Early on in lockdown, it was mooted that whilst dogs were delighted to have humans invade their daytime territory, cats were maybe not quite so thrilled at their routines being so rudely interrupted. Our particular canines and feline seem pretty happy, with tailwags and purrs aplenty, even if there has been some keyboard chaos. Cats and dogs are all-the-more-cherished companions in such times of isolation, but observing their antics these past weeks has prompted me to re-reflect on the many references to them in our language. A small selection:
Like herding cats; Has the cat got your tongue? Let the cat out of the bag; Looks like something the cat dragged in; Take a cat-nap; Be a copy-cat; Put the cat amongst the pigeons; Like a cat that got the cream; Fat cat; Not a cat in hell’s chance; The cat’s pyjamas/whiskers; Pussyfooting around and one I’d forgotten… A cat may look at a king – meaning we all have rights, whatever our status.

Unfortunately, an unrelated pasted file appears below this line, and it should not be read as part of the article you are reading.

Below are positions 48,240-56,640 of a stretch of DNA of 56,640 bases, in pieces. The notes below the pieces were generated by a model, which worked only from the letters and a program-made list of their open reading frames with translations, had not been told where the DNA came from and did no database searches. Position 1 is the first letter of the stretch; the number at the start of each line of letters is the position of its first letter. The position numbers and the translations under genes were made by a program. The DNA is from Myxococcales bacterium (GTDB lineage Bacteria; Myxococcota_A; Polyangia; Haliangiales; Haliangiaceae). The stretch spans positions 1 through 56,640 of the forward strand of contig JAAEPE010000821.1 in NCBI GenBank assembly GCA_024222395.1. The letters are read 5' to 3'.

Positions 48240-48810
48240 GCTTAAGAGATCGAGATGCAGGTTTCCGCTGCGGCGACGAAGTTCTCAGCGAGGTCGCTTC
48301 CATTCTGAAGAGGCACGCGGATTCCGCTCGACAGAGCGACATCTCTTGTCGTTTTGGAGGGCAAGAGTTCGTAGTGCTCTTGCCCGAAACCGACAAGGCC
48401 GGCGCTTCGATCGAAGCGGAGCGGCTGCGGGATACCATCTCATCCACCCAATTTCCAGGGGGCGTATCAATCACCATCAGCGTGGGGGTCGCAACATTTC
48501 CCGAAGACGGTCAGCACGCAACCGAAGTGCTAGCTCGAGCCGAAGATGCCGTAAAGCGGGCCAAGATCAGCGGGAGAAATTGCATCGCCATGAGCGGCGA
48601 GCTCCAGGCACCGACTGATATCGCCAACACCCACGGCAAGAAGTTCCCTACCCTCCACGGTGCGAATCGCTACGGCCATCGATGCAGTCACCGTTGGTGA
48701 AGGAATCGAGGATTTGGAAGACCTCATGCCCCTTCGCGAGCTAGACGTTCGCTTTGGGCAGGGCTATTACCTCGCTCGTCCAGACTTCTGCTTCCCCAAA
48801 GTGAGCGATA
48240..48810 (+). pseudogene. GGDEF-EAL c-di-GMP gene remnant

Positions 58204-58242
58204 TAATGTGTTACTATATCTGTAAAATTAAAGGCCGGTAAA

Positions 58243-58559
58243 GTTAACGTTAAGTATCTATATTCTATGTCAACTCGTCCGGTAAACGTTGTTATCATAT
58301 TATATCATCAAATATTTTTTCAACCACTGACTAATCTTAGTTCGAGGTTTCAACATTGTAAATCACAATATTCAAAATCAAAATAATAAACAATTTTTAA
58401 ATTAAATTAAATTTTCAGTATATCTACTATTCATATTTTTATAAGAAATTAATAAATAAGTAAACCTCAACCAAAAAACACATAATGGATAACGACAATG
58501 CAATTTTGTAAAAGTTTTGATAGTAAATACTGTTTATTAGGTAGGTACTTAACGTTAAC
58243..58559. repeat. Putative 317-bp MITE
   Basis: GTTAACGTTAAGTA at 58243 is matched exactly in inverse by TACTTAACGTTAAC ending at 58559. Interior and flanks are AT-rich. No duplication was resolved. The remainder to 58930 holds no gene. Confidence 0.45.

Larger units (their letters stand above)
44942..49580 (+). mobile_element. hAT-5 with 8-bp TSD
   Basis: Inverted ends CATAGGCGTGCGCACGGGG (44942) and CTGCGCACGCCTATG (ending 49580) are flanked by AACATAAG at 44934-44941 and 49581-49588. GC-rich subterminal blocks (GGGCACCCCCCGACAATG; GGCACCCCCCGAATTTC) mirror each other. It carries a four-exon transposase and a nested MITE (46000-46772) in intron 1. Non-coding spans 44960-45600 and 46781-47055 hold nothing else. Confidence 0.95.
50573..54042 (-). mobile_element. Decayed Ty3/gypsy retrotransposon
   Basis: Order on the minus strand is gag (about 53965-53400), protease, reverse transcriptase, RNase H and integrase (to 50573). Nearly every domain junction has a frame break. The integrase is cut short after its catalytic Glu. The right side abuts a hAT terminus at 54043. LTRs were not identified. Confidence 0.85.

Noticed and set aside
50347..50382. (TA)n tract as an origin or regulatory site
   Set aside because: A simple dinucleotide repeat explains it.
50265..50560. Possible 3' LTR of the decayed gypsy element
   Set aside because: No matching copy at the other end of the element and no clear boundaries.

It’s raining cats and dogs; Fight like cat and dog; It’s a dog’s life; A dog’s dinner; Why keep a dog and bark yourself? Sick as a dog; Gone to the dogs; Dog-eat-dog; Let sleeping dogs lie; Doggy bag; Can’t teach an old dog new tricks; Hair of the dog; Like a dog with two tails; Dog-tired; In the dog-house and Three-dog night – with Aborigine or Eskimo origin – meaning a very cold night, requiring the extra warmth of 3 dogs on your bed.
Our (two) dogs do end up on the bed sometimes … and the cat – well – he’s super-helpful around the office with his specialist skill of thinking inside the box.